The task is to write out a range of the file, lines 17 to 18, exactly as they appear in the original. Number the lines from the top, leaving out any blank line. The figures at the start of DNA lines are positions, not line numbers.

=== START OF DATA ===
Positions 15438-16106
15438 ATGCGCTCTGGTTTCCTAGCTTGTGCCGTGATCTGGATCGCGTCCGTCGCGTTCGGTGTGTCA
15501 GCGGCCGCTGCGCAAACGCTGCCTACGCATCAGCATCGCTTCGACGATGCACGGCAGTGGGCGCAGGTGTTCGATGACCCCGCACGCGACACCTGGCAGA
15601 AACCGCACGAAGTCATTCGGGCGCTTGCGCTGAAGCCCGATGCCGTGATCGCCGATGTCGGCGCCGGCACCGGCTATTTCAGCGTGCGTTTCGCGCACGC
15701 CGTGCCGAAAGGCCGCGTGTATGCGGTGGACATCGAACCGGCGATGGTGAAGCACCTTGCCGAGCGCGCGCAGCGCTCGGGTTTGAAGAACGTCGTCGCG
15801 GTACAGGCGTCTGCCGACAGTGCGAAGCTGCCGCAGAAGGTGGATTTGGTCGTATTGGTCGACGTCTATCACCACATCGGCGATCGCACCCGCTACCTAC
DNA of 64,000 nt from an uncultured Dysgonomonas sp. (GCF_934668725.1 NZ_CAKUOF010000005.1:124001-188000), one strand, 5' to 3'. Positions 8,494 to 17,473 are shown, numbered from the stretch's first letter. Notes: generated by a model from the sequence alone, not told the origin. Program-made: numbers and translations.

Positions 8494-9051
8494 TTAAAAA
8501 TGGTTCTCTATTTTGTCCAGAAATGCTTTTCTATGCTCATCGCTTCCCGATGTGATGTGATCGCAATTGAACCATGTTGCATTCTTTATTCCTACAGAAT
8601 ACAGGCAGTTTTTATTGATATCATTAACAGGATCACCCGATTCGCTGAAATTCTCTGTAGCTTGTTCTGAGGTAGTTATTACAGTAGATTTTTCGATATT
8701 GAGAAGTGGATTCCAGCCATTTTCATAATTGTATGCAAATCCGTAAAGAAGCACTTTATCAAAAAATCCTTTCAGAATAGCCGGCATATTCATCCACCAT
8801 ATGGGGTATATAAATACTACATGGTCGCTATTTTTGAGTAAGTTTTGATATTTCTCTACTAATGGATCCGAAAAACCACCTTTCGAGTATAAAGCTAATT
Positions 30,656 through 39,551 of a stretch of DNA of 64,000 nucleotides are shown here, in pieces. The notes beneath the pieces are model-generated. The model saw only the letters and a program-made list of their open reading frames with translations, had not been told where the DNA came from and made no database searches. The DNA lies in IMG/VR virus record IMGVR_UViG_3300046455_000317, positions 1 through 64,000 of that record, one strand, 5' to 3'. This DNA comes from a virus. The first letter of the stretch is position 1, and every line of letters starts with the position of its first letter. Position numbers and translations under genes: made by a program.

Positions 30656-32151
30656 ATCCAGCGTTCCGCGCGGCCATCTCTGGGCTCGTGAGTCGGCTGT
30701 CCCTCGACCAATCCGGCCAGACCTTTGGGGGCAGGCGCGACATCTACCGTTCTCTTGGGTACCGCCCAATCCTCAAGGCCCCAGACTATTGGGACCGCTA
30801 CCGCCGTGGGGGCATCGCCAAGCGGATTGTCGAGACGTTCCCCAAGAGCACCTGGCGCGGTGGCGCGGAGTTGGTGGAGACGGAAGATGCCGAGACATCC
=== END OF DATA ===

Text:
30701 CCCTCGACCAATCCGGCCAGACCTTTGGGGGCAGGCGCGACATCTACCGTTCTCTTGGGTACCGCCCAATCCTCAAGGCCCCAGACTATTGGGACCGCTA
30801 CCGCCGTGGGGGCATCGCCAAGCGGATTGTCGAGACGTTCCCCAAGAGCACCTGGCGCGGTGGCGCGGAGTTGGTGGAGACGGAAGATGCCGAGACATCC